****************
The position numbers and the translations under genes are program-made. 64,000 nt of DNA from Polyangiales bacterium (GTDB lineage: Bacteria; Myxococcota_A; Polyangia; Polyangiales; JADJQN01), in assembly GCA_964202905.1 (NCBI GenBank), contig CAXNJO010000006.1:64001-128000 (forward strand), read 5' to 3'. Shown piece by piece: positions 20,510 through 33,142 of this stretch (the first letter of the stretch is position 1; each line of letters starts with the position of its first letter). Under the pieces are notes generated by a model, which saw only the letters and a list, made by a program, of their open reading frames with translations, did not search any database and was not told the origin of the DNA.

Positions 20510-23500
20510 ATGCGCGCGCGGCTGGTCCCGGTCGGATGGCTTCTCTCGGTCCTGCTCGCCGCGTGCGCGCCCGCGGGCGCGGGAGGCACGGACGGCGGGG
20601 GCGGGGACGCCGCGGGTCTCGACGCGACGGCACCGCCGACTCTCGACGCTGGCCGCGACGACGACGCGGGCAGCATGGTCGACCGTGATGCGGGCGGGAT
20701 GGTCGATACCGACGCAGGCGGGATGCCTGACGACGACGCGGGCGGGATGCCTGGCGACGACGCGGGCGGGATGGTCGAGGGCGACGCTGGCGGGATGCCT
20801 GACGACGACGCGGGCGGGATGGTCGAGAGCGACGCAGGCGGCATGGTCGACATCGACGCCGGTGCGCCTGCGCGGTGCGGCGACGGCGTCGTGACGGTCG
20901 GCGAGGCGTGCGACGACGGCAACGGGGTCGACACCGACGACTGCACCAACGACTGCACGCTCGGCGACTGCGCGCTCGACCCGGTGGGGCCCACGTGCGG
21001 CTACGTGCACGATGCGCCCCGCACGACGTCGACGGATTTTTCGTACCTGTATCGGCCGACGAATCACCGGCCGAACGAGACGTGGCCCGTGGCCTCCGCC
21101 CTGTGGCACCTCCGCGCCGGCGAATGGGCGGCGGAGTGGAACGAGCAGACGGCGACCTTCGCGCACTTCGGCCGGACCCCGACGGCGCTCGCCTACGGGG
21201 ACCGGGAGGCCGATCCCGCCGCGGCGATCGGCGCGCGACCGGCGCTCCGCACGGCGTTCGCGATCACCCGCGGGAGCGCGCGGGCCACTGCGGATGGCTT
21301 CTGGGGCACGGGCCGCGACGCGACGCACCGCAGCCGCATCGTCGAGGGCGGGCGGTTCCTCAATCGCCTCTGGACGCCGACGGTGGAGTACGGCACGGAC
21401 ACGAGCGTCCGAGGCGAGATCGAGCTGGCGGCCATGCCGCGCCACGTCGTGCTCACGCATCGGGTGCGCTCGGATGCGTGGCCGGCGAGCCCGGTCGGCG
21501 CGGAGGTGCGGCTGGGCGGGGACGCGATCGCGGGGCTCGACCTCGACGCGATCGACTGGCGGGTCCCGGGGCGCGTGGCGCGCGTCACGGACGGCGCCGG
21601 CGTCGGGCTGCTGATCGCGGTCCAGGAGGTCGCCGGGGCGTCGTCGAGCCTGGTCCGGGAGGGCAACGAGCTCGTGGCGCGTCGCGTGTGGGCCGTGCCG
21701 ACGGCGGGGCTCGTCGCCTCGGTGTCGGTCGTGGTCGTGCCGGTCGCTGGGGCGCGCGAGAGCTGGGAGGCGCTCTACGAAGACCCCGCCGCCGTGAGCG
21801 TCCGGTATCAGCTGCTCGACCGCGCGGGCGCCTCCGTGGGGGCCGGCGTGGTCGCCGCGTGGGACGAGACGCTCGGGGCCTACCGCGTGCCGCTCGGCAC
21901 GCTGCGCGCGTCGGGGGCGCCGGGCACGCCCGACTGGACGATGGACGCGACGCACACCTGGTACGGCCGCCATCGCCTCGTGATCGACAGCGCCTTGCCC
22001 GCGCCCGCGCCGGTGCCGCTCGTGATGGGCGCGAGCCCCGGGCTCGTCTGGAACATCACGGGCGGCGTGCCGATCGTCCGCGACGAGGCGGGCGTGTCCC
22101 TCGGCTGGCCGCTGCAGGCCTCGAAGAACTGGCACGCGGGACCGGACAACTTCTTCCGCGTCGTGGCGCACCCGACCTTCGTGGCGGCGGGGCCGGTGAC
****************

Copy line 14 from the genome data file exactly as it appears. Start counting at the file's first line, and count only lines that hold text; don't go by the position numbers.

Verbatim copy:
21601 CGTCGGGCTGCTGATCGCGGTCCAGGAGGTCGCCGGGGCGTCGTCGAGCCTGGTCCGGGAGGGCAACGAGCTCGTGGCGCGTCGCGTGTGGGCCGTGCCG